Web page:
• Caledonian Highlander Army: Psychotic Scotsman. Practically a 40k army with most of their units having an unhealthy obsession with beating shit to death with claymores in a setting where guns are more than just practical. Runs a fair number of camo units, infiltrators, and some interesting regular units. Move forward, throw smoke, charge and shoot if you have LoS/survivors. This is a very simple army and splits between whether you want to charge forward really fast with berserker units that can smoke for cover or whether you infiltrate forward with semi-elite infantry, get the drop on them for easy kills and then charge forward like the berserker units do while using smoke for cover. No longer officially supported.
  • Merovingian Rapid Response Force: To fight the Antipodes and later the corps, the French colonists developed tactical doctrines that enable police, military, and paramilitary units to operate in an integrated fashion in the event of an emergency. Specialize in coming at you from every angle with a ton of camo, infiltration, and parachutist options. Have some surprisingly high-tech options for Ariadna, like MSV-1/X-Visors and viral rifles but do not gain access to any teseum weapons. Extremely fragile, even by Ariadna standards, you need to make sure your plan comes together or your Frenchmen will die to a stiff breeze. No longer officially supported.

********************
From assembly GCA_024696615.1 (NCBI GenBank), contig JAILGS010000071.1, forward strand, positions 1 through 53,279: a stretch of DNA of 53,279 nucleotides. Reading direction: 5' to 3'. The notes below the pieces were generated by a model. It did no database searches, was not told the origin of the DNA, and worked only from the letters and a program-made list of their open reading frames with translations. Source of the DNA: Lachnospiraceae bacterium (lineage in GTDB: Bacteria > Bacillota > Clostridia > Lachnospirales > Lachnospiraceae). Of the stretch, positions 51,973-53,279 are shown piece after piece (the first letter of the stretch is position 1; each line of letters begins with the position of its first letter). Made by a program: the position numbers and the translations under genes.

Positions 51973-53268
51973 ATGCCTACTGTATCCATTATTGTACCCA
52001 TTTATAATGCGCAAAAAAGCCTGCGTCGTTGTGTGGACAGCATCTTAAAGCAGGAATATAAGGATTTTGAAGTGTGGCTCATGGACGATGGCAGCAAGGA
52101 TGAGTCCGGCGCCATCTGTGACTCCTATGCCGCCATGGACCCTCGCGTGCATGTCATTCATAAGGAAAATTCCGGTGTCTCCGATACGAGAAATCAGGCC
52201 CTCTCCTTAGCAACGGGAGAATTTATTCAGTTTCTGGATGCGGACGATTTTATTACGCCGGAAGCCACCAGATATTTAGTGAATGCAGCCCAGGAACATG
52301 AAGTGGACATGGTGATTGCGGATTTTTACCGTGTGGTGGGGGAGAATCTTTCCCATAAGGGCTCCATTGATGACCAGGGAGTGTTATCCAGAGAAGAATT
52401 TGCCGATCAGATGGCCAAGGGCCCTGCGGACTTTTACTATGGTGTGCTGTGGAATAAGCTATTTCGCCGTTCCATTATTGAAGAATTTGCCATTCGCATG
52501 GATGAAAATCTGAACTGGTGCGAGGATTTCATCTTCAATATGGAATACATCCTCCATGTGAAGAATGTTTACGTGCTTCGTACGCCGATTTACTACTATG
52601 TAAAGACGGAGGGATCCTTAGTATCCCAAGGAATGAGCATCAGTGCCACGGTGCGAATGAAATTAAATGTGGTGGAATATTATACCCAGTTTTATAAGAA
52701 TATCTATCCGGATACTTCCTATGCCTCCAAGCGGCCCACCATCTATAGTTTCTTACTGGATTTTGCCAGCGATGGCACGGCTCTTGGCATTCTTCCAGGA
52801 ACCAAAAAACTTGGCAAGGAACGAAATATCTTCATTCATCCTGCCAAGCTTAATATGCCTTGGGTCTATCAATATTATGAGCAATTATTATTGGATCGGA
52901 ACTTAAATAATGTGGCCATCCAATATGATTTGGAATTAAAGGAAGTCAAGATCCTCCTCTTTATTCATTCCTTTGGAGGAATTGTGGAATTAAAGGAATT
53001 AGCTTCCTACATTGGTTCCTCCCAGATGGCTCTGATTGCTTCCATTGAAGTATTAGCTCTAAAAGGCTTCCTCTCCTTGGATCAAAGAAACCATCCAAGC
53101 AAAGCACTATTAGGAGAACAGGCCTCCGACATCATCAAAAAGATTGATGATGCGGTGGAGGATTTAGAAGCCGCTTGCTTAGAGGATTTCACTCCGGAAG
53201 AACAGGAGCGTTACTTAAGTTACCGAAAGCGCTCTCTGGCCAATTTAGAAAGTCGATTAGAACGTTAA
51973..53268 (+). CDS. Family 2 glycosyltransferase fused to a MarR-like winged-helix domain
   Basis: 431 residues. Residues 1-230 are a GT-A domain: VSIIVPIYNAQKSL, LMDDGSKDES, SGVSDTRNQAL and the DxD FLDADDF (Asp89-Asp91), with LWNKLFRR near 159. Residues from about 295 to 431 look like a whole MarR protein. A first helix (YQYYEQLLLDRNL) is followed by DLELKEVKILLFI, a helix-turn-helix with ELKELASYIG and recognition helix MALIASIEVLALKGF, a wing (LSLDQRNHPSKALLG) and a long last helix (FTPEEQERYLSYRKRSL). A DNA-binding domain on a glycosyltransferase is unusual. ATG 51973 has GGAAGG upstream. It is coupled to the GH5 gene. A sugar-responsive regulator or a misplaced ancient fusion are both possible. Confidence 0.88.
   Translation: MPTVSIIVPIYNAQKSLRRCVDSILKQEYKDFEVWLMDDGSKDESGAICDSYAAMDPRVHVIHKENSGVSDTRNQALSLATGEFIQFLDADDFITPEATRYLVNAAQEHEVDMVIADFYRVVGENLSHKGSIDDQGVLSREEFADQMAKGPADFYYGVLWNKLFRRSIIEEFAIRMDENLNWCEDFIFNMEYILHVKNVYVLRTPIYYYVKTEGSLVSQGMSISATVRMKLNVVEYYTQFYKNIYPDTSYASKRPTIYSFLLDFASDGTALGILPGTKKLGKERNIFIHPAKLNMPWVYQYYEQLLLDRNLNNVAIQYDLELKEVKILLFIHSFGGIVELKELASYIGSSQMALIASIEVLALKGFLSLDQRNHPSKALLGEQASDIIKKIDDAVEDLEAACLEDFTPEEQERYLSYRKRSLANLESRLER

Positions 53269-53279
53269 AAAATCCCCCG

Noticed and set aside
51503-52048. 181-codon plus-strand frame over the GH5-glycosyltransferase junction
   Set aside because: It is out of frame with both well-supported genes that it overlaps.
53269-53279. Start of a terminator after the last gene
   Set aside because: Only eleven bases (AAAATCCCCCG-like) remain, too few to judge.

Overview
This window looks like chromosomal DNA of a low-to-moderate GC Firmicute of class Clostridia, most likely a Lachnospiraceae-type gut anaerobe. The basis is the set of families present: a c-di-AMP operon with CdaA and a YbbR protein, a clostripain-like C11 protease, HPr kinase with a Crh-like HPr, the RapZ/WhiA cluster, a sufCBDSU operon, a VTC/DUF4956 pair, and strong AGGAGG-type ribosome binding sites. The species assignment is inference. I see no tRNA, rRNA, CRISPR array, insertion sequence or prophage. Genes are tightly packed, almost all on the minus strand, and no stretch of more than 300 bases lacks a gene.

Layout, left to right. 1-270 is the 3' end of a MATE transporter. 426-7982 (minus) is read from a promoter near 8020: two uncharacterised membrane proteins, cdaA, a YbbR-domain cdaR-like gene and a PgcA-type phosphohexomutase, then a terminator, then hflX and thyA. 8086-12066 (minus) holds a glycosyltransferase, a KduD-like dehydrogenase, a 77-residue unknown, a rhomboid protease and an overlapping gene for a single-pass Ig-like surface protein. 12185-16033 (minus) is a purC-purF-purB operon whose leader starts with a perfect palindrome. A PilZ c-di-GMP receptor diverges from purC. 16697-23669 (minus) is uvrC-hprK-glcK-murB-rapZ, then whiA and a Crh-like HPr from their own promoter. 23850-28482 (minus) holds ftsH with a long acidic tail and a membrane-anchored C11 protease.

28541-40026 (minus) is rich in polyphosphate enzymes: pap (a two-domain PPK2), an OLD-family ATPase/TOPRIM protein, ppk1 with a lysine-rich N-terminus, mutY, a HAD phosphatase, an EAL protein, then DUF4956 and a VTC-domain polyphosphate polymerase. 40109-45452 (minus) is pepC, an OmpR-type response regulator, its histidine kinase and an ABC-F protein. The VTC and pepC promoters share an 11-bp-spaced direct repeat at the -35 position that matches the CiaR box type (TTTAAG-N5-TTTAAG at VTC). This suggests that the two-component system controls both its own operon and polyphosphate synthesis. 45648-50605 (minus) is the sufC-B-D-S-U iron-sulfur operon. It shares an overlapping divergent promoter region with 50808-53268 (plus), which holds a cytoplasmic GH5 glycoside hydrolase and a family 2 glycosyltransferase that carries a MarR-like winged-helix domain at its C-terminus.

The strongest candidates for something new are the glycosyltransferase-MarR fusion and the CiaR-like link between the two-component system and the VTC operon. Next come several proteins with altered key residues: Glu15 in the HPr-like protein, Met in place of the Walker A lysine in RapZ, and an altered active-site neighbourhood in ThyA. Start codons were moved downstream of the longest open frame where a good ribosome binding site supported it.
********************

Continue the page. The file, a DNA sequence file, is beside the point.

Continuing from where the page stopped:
• USAriadna Ranger Force (USARF): The US contingent of Ariadna, the USARF brings bikes, well-armored troops, airborne deployment, flame throwers, Devil Dog teams, and a bit of the camo shell game. Their line troops are of a tougher build than most other order-monkeys, and the sectorial is almost entirely shock resistant. They even manage to bring a few troops with MSV-1 to deal with pesky units. Playing them means playing a combination of USMC-esque assault gunnery, with sneaky-beaky infiltrating rangers slipping around and breaking necks in the opponent's back lines. They offer Van Zant, a "he walks in from your table edge" parachutist and The Unknown Ranger (literally Captain America) as their unique characters. Tough and stalwart, though a bit generic in the shooting game. Despite their stats, they have the typical Ariadna "problem" of needing a solid plan to succeed.